A lot of educated thought went into these brick walls, which combine all manner of subtle color and textural variations. The result is an impression of visual richness, even if the eye doesn't immediately recognize the source.
Wednesday, March 16, 2011
REMEMBER: YOU CAN CLICK ON IMAGES TO ENLARGE THEM, AND CLICK AGAIN TO ENLARGE THEM EVEN MORE.
In the spring of 1975, while serving on a Manhattan drug trial jury, I noticed an ad in the New York Times for a country house for rent in Tuxedo Park, NY. The phone number turned out to be for a firm of family retainers, one of whom the following weekend showed me the house. Seeing Tuxedo for the first time, even in its damaged 1970s condition, was like discovering heaven. The house in the ad was called Sunny Rock, built in 1905 for one Ambrose Monell, famous among other things for the invention of a nickel alloy that bore his name. The last owner had died, his son was working in Paris, and the estate decided the house was better rented than left untenanted. My fraternity brother Jimmy and his future wife Libby went in on it with me and my future wife Randi. We rented Sunny Rock for a year, fully furnished, for $500 a month.
Sunny Rock was sited on a rugged hillside with a single drive for both family and service vehicles. This is the vehicular passage leading from the formal courtyard in front of the house to the service area behind. Under the arch to the right was a room filled with firewood so well aged it barely took more than a match to turn into a roaring fire. Note the workmanship in stone on the bay window.
This is a view of a lake view piazza accessed from the main floor drawing room via a heavy glass door. There's just a glimpse of the 1905 picture window that provided a view of the lake from indoors. How about that stonework, and the beautiful dressed stone eaves.
Here's my black cat Smokey, gone these thirty years, on the piazza at Sunny Rock. Those sliding glass panels warded off chilly evening breezes, an old-time solution to a perennial problem.
The view from the piazza, after Jimmy and I cut down a couple of trees.
This is the main hall at Sunny Rock, viewed from the entrance to the drawing room. The twin linenfold doors just inside the archway lead to the phone booth. Shouldn't every big old house have a phone booth? Out of sight on the left is a stairway leading down to a high-studded conservatory with metal-lined planters and a vintage picture window which, before the trees grew up, overlooked Tuxedo Lake.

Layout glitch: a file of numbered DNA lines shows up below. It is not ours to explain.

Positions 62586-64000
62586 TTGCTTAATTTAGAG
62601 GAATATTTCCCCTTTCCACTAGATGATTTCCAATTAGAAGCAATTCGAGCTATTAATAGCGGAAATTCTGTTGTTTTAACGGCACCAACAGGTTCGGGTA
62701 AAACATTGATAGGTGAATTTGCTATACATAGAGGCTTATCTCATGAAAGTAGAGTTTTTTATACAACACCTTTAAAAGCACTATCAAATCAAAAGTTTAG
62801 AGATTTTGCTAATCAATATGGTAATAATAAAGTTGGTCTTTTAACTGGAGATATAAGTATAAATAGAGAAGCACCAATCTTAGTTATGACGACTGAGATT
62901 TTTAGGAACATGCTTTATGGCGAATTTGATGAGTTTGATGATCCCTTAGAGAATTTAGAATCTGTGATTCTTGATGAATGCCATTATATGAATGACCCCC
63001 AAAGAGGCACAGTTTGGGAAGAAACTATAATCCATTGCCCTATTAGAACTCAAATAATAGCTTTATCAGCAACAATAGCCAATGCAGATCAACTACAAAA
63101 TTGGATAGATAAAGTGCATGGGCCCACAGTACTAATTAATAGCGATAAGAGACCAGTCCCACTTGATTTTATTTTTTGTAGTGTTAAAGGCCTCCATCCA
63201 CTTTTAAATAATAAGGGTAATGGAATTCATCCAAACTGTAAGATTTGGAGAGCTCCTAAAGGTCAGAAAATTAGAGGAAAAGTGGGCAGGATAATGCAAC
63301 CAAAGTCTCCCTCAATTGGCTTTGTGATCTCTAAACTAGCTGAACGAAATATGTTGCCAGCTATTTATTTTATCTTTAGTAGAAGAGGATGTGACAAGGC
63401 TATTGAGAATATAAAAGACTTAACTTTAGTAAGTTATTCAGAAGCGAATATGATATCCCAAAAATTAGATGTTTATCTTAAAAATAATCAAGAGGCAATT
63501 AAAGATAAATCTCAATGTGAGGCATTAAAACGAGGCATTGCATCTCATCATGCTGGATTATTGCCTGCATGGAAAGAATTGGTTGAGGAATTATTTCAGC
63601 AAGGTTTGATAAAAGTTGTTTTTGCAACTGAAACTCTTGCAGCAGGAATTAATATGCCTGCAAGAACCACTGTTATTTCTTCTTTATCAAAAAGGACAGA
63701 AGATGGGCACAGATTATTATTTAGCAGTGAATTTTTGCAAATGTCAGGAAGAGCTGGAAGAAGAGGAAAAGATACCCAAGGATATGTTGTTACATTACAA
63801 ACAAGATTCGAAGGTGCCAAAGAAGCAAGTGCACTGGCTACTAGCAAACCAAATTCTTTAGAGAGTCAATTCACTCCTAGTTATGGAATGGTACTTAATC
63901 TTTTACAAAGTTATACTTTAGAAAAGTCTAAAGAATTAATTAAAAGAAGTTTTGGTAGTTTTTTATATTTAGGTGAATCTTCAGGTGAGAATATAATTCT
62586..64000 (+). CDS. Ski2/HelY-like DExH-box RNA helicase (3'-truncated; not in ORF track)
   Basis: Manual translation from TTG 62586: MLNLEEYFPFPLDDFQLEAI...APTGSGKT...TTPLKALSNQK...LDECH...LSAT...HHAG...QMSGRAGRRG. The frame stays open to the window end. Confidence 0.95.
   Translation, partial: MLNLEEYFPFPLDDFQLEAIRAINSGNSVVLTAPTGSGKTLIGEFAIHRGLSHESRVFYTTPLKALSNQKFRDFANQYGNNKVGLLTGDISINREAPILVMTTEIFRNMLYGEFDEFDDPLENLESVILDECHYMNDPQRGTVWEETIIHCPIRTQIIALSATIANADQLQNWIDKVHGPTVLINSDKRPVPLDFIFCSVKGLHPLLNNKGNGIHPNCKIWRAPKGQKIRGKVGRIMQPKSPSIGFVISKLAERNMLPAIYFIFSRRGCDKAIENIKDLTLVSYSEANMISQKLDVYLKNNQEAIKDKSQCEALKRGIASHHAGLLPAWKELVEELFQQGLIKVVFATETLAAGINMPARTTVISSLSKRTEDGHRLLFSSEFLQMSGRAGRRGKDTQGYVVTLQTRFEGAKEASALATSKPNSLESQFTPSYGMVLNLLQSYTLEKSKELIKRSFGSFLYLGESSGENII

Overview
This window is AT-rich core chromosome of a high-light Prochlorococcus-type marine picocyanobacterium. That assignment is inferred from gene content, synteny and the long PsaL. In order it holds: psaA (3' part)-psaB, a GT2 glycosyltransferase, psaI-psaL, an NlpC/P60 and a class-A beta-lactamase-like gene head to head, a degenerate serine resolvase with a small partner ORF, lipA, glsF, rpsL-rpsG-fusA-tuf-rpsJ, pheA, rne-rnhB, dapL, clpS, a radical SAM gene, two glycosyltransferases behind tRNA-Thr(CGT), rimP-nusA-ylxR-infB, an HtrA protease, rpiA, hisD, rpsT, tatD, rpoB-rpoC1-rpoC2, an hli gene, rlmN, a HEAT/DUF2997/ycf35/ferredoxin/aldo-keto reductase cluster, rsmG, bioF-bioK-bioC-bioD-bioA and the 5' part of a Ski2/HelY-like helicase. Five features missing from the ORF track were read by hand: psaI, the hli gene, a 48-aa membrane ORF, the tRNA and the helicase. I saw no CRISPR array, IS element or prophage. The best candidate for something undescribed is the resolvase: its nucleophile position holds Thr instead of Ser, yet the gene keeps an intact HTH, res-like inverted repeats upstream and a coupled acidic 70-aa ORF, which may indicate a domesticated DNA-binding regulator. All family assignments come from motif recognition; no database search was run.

This stairway descended from the conservatory to a basement billiard room with a big stone fireplace, french doors to the lawn, lots of dark wood paneling, and considerable water damage.
Here's the drawing room. There were wonderful thick rugs in these old houses, stitched together in long columns that reminded me of mowed lawns. The curtains were satisfyingly deluxe too, even when they hung a little askew. The furniture in this room wasn't overly valuable, but certainly gracious and comfortable. Out of sight to the left was a Steinway grand, beyond which was the lake view piazza.
Here's the dining room, complete with portieres, mouldings and a good looking table and chairs that may well have been antique. Back then I was a less dependable judge of those things.
The dining room fireplace with nautical over-mantle.
Adjacent to our bedroom was a sunporch with walls of windows and woodwork painted a soft grey with mouldings picked out in off white. The lake views had been pretty much obscured by trees, but the room was still a knockout.
Another view of the same room. Note the mirrored doors on the closets, a nice old mansion touch. The house was full of brilliant wicker, of which this chair is a nice example.
The wicker on the lake view piazza downstairs was particularly handsome, and perfectly distressed by age, not abuse.
The bathroom off the master was nothing if not noble. How about that tub? And how much did I love the sponge holder, and the ceramic hot and cold levers, and the nickel-plated soap holder that hung on the edge of the tub? Answer: a lot.